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Family Law: Divorce

New Jersey Divorce Attorneys with Skill and Tact

Divorce (565)

Divorce can be a very lengthy and emotional process for many people.  Often people are confused about what they are entitled to and what their obligations may be within the divorce context.  In New Jersey, all assets and debts that were acquired during a marriage are subject to equitable distribution between the parties.  Equitable distribution means that the assets and debts will be divided between the parties in an equitable fashion based on a variety of statutory factors. Additionally, there may be support due and owing from one party to the other, whether it is child support, spousal support (also known as alimony) or both.

The divorce process in New Jersey can be very confusing. It is important for a litigant to retain an attorney to help him/her navigate through the court system and to ensure his/her rights are protected. 

In order to file for a divorce in New Jersey, residency requirements must be met for the court to accept the case. If the court discovers it does not have jurisdictional rights to hear the case it will not be accepted or it will eventually be dismissed.

There are two types of grounds for divorce: fault and no-fault. New Jersey law sets forth two “no fault” grounds for divorce and seven "fault" grounds for divorce. The Complaint for Divorce must declare the appropriate New Jersey grounds upon which the divorce is being sought. The no fault divorce grounds are as follows:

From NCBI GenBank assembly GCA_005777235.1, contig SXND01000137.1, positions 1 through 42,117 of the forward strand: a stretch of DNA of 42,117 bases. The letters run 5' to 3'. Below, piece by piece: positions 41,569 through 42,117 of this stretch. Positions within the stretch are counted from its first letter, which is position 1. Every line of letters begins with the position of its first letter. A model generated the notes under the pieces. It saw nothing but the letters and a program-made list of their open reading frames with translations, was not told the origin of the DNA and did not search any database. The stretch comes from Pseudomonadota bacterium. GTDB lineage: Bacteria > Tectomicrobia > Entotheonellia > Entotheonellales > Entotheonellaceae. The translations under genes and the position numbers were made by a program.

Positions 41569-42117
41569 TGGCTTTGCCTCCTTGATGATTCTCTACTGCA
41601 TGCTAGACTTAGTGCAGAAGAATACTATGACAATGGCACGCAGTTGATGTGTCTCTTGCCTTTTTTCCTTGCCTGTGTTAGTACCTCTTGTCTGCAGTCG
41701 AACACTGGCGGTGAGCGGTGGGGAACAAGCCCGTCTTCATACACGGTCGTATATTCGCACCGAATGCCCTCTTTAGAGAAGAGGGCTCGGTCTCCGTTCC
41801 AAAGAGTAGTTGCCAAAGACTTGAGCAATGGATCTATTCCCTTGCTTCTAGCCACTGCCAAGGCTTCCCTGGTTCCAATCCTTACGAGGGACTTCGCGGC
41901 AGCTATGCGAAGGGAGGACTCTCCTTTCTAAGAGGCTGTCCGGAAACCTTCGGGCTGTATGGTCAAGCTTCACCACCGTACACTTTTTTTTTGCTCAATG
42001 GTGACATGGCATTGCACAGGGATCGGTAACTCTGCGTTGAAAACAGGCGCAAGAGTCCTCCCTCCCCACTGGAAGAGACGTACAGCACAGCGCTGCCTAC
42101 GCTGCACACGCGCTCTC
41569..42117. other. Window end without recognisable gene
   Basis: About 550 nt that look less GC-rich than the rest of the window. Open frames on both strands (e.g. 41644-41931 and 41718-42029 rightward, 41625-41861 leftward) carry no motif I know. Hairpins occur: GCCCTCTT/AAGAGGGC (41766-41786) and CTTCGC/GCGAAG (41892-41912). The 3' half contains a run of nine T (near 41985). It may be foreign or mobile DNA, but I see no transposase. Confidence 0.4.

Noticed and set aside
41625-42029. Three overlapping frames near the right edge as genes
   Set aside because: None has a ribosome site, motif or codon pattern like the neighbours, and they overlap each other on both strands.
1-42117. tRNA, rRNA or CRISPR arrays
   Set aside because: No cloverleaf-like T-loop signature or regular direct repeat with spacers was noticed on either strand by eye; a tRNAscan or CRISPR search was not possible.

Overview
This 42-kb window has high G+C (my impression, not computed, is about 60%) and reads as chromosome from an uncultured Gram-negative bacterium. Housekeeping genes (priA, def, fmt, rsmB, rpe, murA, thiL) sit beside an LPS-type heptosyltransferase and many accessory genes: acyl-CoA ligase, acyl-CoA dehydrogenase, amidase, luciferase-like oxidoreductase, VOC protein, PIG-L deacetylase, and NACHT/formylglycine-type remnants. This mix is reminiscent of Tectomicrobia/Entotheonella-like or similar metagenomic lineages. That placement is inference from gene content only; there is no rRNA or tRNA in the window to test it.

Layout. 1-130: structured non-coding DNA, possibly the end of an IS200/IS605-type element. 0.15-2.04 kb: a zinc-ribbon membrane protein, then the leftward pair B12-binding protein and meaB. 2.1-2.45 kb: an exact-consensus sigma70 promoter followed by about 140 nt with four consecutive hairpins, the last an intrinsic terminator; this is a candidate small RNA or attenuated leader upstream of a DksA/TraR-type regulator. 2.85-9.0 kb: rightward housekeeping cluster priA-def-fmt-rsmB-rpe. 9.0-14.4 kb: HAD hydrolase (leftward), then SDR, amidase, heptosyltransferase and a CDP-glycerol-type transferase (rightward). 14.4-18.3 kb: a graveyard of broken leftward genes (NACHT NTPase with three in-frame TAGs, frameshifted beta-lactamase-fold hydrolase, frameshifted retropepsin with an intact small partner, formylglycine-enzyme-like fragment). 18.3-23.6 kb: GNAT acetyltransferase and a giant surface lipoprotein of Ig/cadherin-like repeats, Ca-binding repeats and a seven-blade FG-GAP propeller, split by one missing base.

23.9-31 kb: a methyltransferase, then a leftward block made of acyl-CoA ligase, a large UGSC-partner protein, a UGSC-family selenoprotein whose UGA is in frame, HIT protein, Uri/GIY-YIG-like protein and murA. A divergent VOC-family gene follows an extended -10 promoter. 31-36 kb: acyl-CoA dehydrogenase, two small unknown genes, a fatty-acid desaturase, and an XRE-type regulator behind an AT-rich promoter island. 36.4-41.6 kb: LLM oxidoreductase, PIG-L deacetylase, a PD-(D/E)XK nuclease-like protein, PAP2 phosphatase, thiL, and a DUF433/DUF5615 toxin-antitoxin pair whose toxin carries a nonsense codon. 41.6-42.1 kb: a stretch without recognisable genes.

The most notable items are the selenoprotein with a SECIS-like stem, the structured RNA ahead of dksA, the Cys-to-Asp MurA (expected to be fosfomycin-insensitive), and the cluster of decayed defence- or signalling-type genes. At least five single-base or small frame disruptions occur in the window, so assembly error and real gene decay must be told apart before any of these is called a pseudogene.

1. Irreconcilable differences occurs when there has been a breakdown of the marriage for a period of six months which makes it appear that the marriage should be dissolved and that there is no reasonable prospect of reconciliation.
  2. Living separate and apart for 18 months where there is no reasonable prospect of reconciliation.

The fault grounds include:

  1. Extreme cruelty which includes any physical or mental cruelty which makes it improper or unreasonable to expect that individual to cohabitate with their spouse.
  2. Adultery exists when one spouse rejects the other by entering into a personal intimate relationship with any other person, irrespective of the specific sexual acts performed; the rejection of the spouse coupled with out-of-marriage intimacy constitutes adultery.
  3. Desertion is the willful and continuous desertion by one party for a period of twelve or more months.
  4. Addiction involves a dependence on a narcotic or other controlled, dangerous substance, or a habitual drunkenness for a period of twelve or more consecutive months immediately preceding the filing of the complaint.
  5. Institutionalization occurs when one spouse has been institutionalized for mental illness for a period of twelve or more consecutive months subsequent to the marriage and preceding the filing of the complaint.
  6. Imprisonment as a ground for divorce occurs when a spouse has been imprisoned for eighteen or more months after the marriage.
  7. Deviant Sexual Conduct occurs if the defendant engages in deviant sexual conduct without the consent of the plaintiff spouse.

At Helmer, Conley & Kasselman, P.A., our New Jersey divorce lawyers are experienced in helping client’s obtain successful results in their divorce cases.  As a client, we can assist you throughout your divorce process to achieve the best results possible for you and your child(ren).  We help guide clients from the date of the filing of the divorce complaint to the completion of the case. We take great care to ensure the client is satisfied with the end result. 

 

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Helmer, Conley & Kasselman, P.A.

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